There was one man that I did overlook. After I got out of the Border patrol School in ‘36 they had what they called a smuggling detail. One of the inspectors in charge of it was a Border Patrolman, and Eugene P. Warren was the Immigrant Inspector and I worked with him until he got sick: about a month and a half. He had been the official interpreter for General Pershing when they went into Mexico after Poncho Villa and he told me that he told the General the first day — of course, General Pershing rode horses — it was all cavalry — “If you want me to interpret tomorrow, I’d better ride in the wagon or I’ll be so sore I can’t even interpret.” He told me had never ridden a horse. But I think he finally knew more about the Mexican people than anybody that I ever worked with.
TC: Eugene P. Warren? I’ve never heard of him.
RD: He’s been dead many years. He was one of the old Chinese Inspectors, too, before that. You could be driving down the street with him and see some man there and ask where that man from is? Oh, he’s from Chihuahua. You would see some other man or woman going down the street and ask where they were from. Probably from Guadalajara. You would stop and ask them and that’s where they were from. Now, how he could tell, I don’t know and he couldn’t tell you. But he could spot where they were from in Mexico just from watching them walk along the street. He wouldn’t miss one in ten. And he liked to try to help me — to educate me. Anytime we would talk to somebody, I would talk as much as I could in Spanish and he would help me because I was just out of school and I couldn’t. He said, if there is any question, I’m going to take over the questioning. Why don’t we ask them this. And so it worked out very well. I learned more from him than I did the next two years from the fellows that I worked with. He took time to teach me and it was interesting. If you went into some Mexican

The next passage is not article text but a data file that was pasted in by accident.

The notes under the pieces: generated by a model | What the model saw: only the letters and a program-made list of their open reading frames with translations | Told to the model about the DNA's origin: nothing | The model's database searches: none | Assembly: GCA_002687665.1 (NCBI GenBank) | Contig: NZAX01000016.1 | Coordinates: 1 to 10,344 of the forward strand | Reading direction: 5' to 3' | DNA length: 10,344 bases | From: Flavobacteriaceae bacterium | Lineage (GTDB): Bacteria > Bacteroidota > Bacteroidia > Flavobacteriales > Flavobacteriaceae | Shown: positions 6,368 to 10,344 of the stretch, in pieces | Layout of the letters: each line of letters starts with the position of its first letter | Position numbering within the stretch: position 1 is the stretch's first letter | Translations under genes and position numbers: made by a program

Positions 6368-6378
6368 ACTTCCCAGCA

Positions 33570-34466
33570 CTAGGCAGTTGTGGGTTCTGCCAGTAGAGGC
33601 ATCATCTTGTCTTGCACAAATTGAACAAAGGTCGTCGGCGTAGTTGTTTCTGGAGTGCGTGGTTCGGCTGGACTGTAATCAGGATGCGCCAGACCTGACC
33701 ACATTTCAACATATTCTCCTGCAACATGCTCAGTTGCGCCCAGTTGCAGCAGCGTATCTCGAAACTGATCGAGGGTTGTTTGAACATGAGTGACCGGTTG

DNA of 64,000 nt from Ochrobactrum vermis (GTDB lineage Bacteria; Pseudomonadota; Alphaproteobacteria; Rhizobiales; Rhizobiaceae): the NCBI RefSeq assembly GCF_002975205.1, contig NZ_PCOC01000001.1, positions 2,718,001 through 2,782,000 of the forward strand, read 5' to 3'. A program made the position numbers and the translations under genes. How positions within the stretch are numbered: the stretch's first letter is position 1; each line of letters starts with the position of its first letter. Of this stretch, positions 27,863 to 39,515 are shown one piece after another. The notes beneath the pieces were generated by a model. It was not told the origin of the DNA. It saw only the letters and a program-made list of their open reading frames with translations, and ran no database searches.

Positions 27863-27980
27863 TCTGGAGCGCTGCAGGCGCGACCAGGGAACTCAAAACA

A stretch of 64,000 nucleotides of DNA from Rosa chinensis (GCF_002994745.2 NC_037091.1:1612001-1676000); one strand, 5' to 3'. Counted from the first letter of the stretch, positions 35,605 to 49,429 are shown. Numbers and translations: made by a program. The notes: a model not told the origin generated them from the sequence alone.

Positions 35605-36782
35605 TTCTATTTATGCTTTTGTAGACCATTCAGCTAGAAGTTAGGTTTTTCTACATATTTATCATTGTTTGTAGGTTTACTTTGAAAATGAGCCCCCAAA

home — of course, I’d never been around Catholics too much, and they had their various things there for the Catholic religion, different things. He talked to me and explained what these things were and what they meant to the Mexican people. So I got a background into the Mexican people that I wouldn’t have gotten otherwise, except over a great many years. And through him, I kept up my interest in learning Spanish and more law. I think he was one of the best instructors I ever had. After I went over to the bridge as inspector he kept me over there all the time, and when I was chairman of the Board of Special Inquiry before I went into the Army, he was one of the three members on the board for quite a while. He was one of the most outstanding men I ever met in the Immigration Service.
TC: You said he died quite a while ago?
RD: Yes. I think his widow still lives at the valley(???), but all she would have would be stuff on Immigration, not on the Border Patrol. I understand you contacted Mrs. Crossett — Egbert Crossett’s widow?
TC: No, I don’t think I have, maybe somebody else did. His son came down. Sue might have.
RD: I was told she had been contacted. She would probably have a lot of things that Egbert had. She told whoever it was that she would be glad to give them everything that she had.
I think that is all I can think of. Unless you can think of something else.
TC: You’ve been wonderful.
Transcribed by Roberta Shasteen May 1989
Edited by Terrie Cornell, August 1989